Aspen Ideas: Is the financial crisis over? Depends on whom you ask
ASPEN – Three financial experts gave an audience at the Aspen Ideas Festival on Friday wildly different views on whether the financial crisis is really over.
David Stockman, former budget director for President Reagan, told the crowd to find a cabin in the mountains, stock it with canned beans and bottled water and prepare for even tougher times. The financial crisis will worsen instead of improve, said Stockman, who labeled himself “right-wing libertarian.” He was only half-joking.
“We’re not going to get out of this for years and years,” Stockman said.
Chris Hyzy, a chief investment officer with a subsidiary of Bank of America, called himself an optimist and said he sees slow but steady annual economic growth returning in 2012. The United States has moved from recession to recovery. Now it’s going to require patience to move from recovery to expansion, Hyzy said, but expansion will surely come.
In between was Roger Ferguson, a member of President Obama’s Economic Recovery Advisory Board, who said he is in the “sensible middle” in economic policy.
Ferguson said he sees a “low probability of a double-dip recession” and a “gradual but volatile improvement.” In that sense he agreed with Hyzy that the United States is out of the woods in the short term. In another sense, he agreed with Stockman that federal debt poses serious long-term problems. Fortunately, Ferguson said, Obama realizes the problems posed by federal debt and plans to address it once the economy is stronger.
The economy was one of the major areas of discussion at the sixth annual Aspen Ideas Festival for obvious reasons. In the opening presentation on July 5, Harvard professor and noted contrarian Niall Ferguson, no relation to Roger Ferguson, claimed the recession likely marks the end of the American “empire.”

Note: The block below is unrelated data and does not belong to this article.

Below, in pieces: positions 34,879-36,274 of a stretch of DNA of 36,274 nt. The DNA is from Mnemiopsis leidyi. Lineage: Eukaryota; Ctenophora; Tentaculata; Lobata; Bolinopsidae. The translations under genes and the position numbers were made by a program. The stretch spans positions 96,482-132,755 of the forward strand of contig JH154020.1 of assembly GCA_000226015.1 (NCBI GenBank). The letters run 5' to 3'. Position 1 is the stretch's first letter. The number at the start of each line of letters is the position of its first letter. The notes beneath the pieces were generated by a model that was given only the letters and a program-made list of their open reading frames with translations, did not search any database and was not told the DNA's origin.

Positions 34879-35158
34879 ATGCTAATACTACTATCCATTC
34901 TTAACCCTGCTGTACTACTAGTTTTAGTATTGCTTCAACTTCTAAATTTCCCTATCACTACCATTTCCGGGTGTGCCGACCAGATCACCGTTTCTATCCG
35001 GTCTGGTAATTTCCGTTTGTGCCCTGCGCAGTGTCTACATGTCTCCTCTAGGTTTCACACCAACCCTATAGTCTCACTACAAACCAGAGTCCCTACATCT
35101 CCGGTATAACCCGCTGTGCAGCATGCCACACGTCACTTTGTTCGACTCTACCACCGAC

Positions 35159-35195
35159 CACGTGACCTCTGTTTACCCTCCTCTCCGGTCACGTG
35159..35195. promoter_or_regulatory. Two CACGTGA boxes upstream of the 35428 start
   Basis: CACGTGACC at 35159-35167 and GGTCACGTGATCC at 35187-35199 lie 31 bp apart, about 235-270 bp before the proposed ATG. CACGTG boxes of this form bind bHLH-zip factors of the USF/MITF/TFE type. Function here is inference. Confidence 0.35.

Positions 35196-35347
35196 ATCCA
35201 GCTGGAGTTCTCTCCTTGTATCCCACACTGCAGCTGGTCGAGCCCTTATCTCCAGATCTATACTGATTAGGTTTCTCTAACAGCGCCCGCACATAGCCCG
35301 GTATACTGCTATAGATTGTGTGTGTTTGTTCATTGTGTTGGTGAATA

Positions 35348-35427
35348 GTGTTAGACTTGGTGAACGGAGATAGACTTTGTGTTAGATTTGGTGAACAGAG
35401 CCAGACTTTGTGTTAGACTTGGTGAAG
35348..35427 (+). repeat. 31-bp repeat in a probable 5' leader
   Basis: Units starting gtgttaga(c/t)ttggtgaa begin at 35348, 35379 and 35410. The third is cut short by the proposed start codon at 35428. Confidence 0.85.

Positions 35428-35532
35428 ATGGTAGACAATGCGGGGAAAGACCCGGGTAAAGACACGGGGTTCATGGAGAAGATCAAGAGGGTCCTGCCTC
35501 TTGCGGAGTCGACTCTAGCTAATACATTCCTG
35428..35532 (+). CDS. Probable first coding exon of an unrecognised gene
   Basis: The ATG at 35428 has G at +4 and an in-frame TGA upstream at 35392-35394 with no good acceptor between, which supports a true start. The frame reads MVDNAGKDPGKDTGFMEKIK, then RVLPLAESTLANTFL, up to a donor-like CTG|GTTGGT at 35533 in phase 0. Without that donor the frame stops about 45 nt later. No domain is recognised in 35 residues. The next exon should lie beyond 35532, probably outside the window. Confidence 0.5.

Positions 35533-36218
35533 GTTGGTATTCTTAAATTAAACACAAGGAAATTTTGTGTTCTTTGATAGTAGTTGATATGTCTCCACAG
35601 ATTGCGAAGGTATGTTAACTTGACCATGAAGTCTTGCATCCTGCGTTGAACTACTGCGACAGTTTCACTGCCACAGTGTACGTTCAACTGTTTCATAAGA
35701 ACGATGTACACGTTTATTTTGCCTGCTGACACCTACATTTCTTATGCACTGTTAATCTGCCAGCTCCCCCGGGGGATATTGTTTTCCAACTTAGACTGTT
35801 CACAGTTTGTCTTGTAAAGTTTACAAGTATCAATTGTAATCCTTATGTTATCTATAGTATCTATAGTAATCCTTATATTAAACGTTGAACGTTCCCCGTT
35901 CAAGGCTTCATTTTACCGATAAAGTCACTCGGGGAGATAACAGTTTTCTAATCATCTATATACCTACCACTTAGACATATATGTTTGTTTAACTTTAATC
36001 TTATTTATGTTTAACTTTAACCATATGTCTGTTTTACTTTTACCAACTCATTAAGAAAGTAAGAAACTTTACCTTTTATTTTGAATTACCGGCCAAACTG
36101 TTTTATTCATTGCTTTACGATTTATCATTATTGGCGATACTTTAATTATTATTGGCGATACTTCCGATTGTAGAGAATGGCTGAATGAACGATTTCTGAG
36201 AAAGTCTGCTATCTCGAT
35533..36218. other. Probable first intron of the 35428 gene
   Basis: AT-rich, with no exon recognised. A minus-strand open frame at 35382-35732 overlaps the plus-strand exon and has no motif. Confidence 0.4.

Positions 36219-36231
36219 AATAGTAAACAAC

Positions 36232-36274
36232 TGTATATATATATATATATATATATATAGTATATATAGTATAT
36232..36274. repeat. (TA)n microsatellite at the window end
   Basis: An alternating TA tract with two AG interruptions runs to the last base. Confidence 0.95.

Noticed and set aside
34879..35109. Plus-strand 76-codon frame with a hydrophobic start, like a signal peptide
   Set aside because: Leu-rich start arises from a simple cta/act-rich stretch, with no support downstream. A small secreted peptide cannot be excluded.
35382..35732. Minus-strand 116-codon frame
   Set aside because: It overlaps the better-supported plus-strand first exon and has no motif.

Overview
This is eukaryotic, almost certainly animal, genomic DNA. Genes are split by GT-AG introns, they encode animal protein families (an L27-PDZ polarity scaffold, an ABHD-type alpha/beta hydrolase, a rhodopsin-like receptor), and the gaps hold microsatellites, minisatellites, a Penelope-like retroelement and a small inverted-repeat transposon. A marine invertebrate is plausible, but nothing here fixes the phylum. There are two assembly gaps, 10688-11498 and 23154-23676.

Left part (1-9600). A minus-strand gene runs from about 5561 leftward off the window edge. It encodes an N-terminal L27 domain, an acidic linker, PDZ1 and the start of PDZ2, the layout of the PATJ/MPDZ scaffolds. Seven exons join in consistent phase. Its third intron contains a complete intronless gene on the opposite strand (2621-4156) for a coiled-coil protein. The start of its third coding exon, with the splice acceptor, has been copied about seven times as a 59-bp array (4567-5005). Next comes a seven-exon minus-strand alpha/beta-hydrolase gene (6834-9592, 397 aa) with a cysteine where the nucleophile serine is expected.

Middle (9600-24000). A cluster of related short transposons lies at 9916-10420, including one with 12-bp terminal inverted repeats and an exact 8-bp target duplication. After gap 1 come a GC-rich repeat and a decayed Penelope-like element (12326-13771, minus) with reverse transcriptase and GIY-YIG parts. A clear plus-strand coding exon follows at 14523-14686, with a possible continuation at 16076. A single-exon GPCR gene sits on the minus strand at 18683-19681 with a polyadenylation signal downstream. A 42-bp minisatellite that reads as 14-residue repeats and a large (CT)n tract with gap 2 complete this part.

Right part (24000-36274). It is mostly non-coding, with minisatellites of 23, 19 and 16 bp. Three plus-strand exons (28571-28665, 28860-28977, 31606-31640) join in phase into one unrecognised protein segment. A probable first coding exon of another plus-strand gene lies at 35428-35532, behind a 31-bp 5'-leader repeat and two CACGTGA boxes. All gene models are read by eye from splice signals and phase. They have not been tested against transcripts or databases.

Stockman shared a similar vision of doom and gloom. We are not experiencing a normal cycle of recession and recovery because we are beyond the point of such normal cycles, he claimed. Instead we’re at the end of a “debt super cycle” marked by a 30-year spree of running up government and individual debt as well as the unprecedented government printing of money, he said. He fears the country has dug a hole it cannot crawl out of.
As proof, Stockman said the United States maintained “the golden constant” – a steady ratio of public and private debt to gross domestic product for 110 years, from 1870 to 1980. In the last 30 years, the debt has soared.
If the golden constant was in place today, the country would have about $23 trillion in public and private debt, Stockman said. Instead it has $53 trillion.
“We’ve been on the wrong track since 1980,” Stockman said. He was critical of Obama’s stimulus spending, which he said just adds to the problem.
Hyzy countered that he sees a world coming into balance thanks to the biggest global shift most people will witness in their lifetimes. Emerging markets, particularly in Asia, will create a middle class hungry for goods. The savings rate of countries like China will drop and consumer spending will soar. That will fuel U.S. manufacturing.
Contrary to Stockman, Hyzy credited the Federal Reserve for pumping money into the economy to help ease the recession. “I think we’re fortunate the Fed did what they did,” he said.
Stockman drew the biggest applause from many in the crowd of several hundred onlookers when he slammed the federal government, the central bank and Wall Street.
“I’m all for trust and confidence, but the problem is the great institutions of this country aren’t worthy of our trust and confidence,” Stockman said.
The budget of the United States is a “disgrace,” according to Stockman, and Congress won’t take meaningful action because of political paralysis. “Massive supermarket banks” are dangerous institutions that need to be broken up “because they can’t tell a straight story to the American people,” he added.
But Stockman offered his view for the country’s way out of its fiscal nightmare. Congress can help by taking no action – and letting the tax cuts of President Bush expire, he said. Means testing for need should be applied to Social Security benefits. And American should end its “imperialism” overseas.
Republicans will “wave their bloody shirt” in protest against the end of the Bush tax cuts, Stockman predicted, but prudent fiscal policy must prevail.
“We have to pay more taxes in this country or we’re going to go broke,” he said.
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An inspirational piece of 20th century artist Herbert Bayer is being installed on the staircase next to Aspen City Hall by his granddaughter, Koko.